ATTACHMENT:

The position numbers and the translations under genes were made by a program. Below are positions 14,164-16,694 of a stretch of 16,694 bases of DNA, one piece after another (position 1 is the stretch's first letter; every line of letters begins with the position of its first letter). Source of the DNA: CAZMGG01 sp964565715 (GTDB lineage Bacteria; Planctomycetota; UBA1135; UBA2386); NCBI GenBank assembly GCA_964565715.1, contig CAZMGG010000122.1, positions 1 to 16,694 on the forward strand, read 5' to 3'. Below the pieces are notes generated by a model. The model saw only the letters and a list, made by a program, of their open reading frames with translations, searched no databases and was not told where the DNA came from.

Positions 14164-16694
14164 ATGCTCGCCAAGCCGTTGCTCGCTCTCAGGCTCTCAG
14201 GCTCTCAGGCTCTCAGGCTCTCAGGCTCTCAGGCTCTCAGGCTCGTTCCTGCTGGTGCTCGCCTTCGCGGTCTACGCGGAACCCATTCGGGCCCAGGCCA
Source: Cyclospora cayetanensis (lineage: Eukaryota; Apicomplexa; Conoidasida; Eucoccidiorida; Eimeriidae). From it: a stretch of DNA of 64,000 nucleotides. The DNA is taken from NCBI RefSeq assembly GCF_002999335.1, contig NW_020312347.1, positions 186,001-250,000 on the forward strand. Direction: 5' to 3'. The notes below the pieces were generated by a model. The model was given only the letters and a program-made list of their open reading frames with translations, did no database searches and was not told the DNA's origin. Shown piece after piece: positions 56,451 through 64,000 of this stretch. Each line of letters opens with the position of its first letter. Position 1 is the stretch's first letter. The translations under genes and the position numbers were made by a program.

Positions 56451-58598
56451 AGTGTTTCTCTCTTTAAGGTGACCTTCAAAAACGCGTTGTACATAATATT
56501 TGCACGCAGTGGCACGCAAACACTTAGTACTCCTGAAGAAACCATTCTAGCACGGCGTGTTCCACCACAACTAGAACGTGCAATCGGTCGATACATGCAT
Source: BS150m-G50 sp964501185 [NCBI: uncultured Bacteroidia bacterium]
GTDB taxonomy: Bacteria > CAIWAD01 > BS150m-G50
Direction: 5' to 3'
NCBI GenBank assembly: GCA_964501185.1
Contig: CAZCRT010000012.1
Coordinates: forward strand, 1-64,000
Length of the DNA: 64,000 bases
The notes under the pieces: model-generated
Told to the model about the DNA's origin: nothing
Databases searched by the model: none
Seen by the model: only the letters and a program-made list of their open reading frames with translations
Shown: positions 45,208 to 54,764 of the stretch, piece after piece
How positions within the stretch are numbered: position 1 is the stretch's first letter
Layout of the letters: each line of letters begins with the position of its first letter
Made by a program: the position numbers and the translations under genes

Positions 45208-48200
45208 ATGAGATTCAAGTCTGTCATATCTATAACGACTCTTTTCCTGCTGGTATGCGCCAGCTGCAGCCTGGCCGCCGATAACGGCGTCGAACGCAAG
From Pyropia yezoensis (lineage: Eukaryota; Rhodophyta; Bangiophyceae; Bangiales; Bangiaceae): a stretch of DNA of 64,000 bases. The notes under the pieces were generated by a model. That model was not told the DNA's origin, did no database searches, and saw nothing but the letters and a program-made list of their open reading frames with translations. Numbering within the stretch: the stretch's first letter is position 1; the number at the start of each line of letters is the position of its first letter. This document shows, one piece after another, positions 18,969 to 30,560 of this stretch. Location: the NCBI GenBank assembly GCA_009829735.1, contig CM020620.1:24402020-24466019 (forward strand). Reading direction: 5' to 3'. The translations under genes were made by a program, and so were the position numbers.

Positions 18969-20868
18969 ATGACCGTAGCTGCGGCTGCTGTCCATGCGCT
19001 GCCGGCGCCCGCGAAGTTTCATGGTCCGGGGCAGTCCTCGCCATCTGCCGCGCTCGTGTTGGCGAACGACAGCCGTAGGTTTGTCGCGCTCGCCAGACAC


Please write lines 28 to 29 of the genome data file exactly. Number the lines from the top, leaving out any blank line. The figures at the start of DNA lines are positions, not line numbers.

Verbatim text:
18969 ATGACCGTAGCTGCGGCTGCTGTCCATGCGCT
19001 GCCGGCGCCCGCGAAGTTTCATGGTCCGGGGCAGTCCTCGCCATCTGCCGCGCTCGTGTTGGCGAACGACAGCCGTAGGTTTGTCGCGCTCGCCAGACAC